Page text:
Monday, September 21, 2009

Geek Fight CCG Review

As an avid CCG (Editor's note for non-geeks out there: That stands for "collectible card game") player, I've played a lot of card games over my lifetime. I have boxes upon boxes of Magic: The Gathering, Jyhad, Star Wars, Star Trek, Pokemon, Harry Potter, Monty Python, Netrunner (my personal favorite of all time), Overpower, VS System (both DC and Marvel), Spellfire, X-Files... Yowzers! I never realized how many card games I've played over the years! But I digress...

These days, I don't play as many CCGs as I used to. Now it's mostly Magic: The Gathering, Munchkin and Chez Geek. Since I'm such a sucker for geek humor, when given the chance to play Geek Fight from Diving Dragon Games, I jumped at the chance.

Geek Fight is in the same vein as the aforementioned Munchkin and Chez Geek in that the premise of the game is geeks fighting. Er...duh! Sounds funny. But the question is... is it fun?

Upon opening the packs, the first thing I noticed is how great the cards looked. They are business card sized and printed on glossy thick paper. They looked much more durable than a lot of cards that I'm used to. The design of the cards themselves looks good and the artwork is all over the board with everything from a poop covered cartoon pickle to paintings more in line with other fantasy CCGs. I think this seeming lack of unifying art theme would've hurt any other game but the idea behind Geek Fight is unique so the diversity in art helps to convey all the different types of geeks being portrayed (there are card players, comic geeks, movie geeks, video game geeks, cosplayers and more).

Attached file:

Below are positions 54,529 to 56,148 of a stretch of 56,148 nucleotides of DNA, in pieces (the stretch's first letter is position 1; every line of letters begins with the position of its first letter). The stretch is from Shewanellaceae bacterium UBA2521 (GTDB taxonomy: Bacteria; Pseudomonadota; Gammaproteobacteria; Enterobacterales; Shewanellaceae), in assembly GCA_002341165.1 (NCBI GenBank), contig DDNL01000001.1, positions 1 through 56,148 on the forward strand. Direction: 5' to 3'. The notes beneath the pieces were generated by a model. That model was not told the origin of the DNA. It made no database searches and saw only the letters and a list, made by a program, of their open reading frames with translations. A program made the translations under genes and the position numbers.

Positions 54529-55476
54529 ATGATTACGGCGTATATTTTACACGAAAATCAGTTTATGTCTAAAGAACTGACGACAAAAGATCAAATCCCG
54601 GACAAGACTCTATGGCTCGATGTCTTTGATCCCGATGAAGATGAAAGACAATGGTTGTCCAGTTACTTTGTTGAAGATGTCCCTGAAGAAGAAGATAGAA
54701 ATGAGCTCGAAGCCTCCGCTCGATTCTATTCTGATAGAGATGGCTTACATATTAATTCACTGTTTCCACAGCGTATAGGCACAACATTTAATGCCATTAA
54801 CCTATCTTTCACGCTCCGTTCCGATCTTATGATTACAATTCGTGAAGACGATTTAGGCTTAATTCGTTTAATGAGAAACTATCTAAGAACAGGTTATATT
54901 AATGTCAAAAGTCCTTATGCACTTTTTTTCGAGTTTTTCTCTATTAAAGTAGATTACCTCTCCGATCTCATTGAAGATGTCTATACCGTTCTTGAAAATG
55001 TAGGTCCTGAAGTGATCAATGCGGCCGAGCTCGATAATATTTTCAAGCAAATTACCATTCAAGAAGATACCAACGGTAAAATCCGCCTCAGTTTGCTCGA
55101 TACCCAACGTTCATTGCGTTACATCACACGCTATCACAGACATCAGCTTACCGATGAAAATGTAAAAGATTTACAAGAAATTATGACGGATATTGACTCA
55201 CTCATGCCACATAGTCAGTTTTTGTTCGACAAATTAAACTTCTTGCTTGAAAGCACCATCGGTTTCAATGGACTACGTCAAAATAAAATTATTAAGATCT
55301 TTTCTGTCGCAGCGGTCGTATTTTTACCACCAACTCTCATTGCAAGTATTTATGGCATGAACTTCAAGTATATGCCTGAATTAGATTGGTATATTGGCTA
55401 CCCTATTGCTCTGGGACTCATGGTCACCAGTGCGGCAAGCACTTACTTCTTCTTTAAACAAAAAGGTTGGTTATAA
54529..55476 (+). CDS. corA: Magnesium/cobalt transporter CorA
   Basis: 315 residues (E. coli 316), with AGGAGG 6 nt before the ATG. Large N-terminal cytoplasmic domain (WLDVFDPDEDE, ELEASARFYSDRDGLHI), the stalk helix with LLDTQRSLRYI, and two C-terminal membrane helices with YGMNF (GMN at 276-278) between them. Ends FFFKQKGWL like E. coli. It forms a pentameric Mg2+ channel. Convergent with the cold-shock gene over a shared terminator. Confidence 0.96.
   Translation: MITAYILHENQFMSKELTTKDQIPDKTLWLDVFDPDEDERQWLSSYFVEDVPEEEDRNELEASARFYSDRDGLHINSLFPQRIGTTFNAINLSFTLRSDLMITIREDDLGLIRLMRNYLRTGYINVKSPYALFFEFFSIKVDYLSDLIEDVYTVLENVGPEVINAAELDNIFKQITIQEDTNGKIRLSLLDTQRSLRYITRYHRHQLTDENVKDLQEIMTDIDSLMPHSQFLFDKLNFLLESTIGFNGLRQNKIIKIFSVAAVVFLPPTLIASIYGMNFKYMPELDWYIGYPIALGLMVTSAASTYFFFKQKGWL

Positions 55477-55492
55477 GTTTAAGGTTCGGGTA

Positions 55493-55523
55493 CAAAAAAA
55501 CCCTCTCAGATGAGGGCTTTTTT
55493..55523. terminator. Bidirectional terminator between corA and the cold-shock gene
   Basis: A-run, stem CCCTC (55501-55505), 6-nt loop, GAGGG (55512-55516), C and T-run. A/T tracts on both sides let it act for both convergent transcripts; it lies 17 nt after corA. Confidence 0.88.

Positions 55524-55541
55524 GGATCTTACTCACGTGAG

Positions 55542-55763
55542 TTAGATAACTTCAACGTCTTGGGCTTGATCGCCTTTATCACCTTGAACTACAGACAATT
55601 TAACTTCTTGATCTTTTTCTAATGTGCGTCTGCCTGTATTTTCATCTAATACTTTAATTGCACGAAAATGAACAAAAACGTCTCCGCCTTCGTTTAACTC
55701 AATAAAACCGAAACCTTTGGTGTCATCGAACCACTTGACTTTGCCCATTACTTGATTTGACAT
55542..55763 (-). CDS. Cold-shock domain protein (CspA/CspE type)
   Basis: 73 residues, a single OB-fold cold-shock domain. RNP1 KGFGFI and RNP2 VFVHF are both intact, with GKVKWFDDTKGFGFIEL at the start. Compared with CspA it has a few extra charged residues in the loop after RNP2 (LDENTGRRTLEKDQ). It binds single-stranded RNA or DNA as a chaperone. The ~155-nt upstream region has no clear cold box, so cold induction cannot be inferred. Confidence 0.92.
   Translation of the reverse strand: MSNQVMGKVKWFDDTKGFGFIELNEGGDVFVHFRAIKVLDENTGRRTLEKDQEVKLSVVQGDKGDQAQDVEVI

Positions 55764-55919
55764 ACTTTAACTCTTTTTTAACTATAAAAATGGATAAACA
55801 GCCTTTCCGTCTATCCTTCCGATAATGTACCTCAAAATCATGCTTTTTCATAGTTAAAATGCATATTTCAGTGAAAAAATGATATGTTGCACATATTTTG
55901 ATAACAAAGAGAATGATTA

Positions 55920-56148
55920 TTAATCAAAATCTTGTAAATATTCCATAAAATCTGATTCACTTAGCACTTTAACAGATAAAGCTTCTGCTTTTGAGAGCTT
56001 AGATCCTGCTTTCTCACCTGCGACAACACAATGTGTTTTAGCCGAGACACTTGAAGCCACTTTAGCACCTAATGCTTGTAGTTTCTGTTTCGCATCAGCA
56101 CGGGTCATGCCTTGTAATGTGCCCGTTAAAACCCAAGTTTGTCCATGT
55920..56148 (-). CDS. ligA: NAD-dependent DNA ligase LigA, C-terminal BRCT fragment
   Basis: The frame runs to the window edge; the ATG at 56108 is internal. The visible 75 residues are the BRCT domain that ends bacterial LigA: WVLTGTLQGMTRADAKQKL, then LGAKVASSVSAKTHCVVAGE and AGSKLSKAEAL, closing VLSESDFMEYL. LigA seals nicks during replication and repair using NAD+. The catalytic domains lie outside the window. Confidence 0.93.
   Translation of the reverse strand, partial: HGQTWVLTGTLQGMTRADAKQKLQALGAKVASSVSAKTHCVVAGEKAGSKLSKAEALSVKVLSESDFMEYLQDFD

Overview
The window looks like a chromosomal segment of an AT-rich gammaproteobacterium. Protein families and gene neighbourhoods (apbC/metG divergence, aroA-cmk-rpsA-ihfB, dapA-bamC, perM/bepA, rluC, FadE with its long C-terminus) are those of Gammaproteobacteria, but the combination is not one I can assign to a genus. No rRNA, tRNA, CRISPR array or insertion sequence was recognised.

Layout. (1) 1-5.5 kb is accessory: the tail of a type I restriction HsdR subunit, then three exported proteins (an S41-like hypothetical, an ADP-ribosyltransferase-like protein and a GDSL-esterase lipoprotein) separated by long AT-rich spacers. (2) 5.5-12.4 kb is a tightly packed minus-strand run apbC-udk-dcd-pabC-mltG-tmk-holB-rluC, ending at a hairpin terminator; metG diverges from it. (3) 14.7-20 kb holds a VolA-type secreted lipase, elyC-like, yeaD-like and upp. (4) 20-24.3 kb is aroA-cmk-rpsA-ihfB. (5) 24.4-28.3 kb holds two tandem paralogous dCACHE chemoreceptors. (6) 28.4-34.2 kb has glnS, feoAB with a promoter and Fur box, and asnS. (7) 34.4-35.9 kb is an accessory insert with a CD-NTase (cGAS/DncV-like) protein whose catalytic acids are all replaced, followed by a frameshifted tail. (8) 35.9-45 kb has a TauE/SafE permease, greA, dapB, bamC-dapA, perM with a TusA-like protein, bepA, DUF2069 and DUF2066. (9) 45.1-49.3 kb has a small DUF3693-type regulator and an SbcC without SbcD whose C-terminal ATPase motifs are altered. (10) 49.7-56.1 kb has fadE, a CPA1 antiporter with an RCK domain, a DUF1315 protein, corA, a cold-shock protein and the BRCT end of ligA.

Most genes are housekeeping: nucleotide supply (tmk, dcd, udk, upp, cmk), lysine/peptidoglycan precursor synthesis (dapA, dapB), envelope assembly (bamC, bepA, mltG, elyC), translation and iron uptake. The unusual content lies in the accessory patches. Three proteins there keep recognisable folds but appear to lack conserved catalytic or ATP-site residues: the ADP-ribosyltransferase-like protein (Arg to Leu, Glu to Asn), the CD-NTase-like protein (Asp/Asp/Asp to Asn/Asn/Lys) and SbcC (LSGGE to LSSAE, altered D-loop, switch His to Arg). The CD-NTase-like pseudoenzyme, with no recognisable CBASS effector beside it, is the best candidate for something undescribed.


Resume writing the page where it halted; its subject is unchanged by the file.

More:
But looking good isn't the key component of a game so I called a few friends over and we played a few hands. The initial release of Geek Fight is made up of 6 preset 7-card packs (Do the math folks. That adds up to 42 cards. Yet another geek joke.) The idea of preset cards allows for less of the "who's got the better card" scenarios and that is a good thing. I always hated playing CCGs with the kid who had more money to spend on games than I did (Because I was spending my cash on comic books, movies and video games too. Hey! A geek's gotta be well rounded!) and always had the best cards.

We began by playing with just the first set. Our initial view was that the rules were overly complicated but, upon a few more re-reads (and an eventual e-mail to the game's designer), I came to the conclusion that the rules aren't really that complicated. They're just badly written. (My advice to the game's designers: Stop trying to be funny and hip in the rulebook. Just layout the rules in a simple format and provide at least one gameplay example for each rule.) Once we got the rules confusion out of the way, the game itself was pretty fun. The basic idea is that each player has a combatant card on the table that battles a combatant card from the opposing player. When a combatant is defeated, the player tosses down a new one. If he has no more combatant cards in his hand, it's game over. These combatant cards are supported by different types of geek gear and tactics cards (think enchantments and spells if you're a Magic player). To it's credit, we laughed a lot while playing and had a good bit of fun. However, once we'd seen most of the cards and got our chuckles out of the way on the first few hands, we noticed that the game always seemed to devolve into a "I attack you. Okay. It's your turn now." sort of play that grew boring very fast.